A Ukrainian travel guide live-streamed a tour of kyiv to more than 1,000 people after Russian troops invaded
Abby Wallace, Kate Duffy
A Ukrainian tour guide said she filmed a live stream called “War in my Ukraine” when Russia invaded.
Olga Dudakova told Insider that more than 1,000 people tuned in to watch her talk about the war.
People commented on her livestream saying “calm her down, let her calm down,” she said.
Before the Russian invasion of Ukraine, Olga Dudakova, a tour guide, made a living showing kyiv’s hidden gems through an online live streaming website Heygo.
She liked to visit old churches and hike to get a good view of the city.
She had planned an evening tour for February 24 — the day Russia began its attack on Ukraine — but quickly canceled it after hearing the news, Dudakova told Insider in an interview.
Instead, Dudakova decided to film another livestream titled “War in My Ukraine.” He provided a first-hand account of what was happening in the Ukrainian capital on the evening of the invasion. More than 1,000 people logged in, she told Insider.
“It was a decision I made in shock because I was shocked and terrified by what was happening around me,” she said. The livestream lasted about an hour.
Russian fighters encircling kyiv have largely come to a standstill, but have still attacked parts of the city, The Guardian reported. A citizen was killed after a missile attack on a residential building early Thursday morning, the outlet said.
Russia has already caused destruction in other parts of Ukraine, including by bombing a theater in the besieged city of Mariupol where civilians were sheltering. Russia has so far denied the attack.
Dudakova is among thousands of people who have fled the country’s capital. She left three days after the invasion.
Dudakova said she did the livestream because she wanted to show her huge audience around the world what was going on.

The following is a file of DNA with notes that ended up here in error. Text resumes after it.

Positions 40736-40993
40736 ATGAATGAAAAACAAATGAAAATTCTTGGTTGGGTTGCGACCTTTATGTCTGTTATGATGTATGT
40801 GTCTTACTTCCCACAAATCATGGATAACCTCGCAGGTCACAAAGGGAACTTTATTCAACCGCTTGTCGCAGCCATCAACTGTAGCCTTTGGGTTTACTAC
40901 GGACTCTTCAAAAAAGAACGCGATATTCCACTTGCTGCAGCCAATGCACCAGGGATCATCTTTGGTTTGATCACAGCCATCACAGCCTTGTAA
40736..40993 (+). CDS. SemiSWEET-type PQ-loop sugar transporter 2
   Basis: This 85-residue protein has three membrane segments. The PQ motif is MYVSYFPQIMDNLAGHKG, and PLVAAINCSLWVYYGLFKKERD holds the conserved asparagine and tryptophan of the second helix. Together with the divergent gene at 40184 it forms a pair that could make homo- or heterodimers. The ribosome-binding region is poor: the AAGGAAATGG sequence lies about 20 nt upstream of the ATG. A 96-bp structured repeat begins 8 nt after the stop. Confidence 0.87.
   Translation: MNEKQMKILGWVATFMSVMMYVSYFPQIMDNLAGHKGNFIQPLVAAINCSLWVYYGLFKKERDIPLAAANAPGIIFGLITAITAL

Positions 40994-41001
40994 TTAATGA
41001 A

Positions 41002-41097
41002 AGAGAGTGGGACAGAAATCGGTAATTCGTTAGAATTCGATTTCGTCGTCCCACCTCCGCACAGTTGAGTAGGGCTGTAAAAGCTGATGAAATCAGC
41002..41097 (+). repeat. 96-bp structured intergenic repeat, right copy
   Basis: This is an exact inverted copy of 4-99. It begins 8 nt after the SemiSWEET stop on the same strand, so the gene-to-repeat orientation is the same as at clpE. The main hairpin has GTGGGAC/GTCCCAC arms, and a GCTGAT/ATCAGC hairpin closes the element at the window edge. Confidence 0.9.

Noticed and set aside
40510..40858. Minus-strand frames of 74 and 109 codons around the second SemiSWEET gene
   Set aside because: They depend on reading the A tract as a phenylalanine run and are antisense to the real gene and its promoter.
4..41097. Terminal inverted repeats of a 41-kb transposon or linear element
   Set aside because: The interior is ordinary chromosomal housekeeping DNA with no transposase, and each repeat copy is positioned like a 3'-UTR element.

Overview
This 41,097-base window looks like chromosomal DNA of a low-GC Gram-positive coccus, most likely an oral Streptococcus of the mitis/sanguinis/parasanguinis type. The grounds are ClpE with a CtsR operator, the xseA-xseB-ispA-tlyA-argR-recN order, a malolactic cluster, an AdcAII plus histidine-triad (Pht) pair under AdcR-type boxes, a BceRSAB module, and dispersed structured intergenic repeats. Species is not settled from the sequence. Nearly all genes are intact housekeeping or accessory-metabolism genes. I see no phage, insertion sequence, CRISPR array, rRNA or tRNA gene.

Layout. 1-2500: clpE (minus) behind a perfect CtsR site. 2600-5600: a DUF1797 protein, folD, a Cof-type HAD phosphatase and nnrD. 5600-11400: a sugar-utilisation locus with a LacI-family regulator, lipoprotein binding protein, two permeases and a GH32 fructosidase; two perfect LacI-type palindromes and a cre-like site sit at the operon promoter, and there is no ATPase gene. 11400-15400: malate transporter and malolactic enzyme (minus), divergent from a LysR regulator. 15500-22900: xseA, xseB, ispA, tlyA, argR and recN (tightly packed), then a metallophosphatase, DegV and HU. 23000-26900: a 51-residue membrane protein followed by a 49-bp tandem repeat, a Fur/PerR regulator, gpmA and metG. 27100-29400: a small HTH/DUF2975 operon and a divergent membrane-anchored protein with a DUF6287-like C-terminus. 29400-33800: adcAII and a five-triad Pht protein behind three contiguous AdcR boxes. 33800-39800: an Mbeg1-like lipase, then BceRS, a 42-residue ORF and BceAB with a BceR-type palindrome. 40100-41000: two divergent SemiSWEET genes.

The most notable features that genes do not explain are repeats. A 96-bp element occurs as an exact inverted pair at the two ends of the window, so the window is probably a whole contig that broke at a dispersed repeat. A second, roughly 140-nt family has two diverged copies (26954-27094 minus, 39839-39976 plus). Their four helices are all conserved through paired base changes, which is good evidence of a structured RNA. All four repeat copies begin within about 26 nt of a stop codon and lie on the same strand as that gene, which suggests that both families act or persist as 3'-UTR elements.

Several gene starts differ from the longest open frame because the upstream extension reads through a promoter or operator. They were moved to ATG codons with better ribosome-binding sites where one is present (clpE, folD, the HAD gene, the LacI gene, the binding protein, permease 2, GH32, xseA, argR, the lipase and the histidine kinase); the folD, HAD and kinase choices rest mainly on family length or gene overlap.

“They just see the news, the statistics… But what I wanted to say to the public is that we are people, we are here in Ukraine, and this is the disaster that is happening,” he said. she declared.
When she spoke, Dudakova said she was crying in fear
People were commenting on her livestream saying “calm her down, let her calm down,” she said.
More than 1,000 people tuned in to watch Dudakova speak in real time about what was happening in Ukraine. Some viewers were offering their home for her and her family, she said.
Dudakova said she spent two nights in a bomb shelter with her three children before leaving Kyiv
“We decided to leave because a building near my children’s school was badly damaged,” Dudakova said.
The line of cars trying to get out of town lasted until five o’clock, she said, adding that with people carrying guns and a military presence, the town looked like a war zone.
“I saw people pushing cars, just pushing with their own hands because they had no gas,” she said.
Dudakova stayed at her grandmother’s house in western Ukraine – where she filmed a second hour-long livestream – for about five days, before fleeing the country. She said she spoke to people who had tuned in again and showed them around a mansion in the area.
Dudakova said “food disappeared from stores” while she was staying in western Ukraine.
Sometimes the Internet connection in Kyiv dropped because of the bombings, she said, which made it difficult for her to schedule live streams.
Dudakova also said she normally schedules them seven to 10 days in advance, but since the invasion she has only scheduled them two to four hours in advance due to connectivity issues.
She told Insider she is still in touch with friends and relatives in Kyiv.
“I’m still hoping this ends very soon and I’ll be back and continuing to do my regular tours,” she added.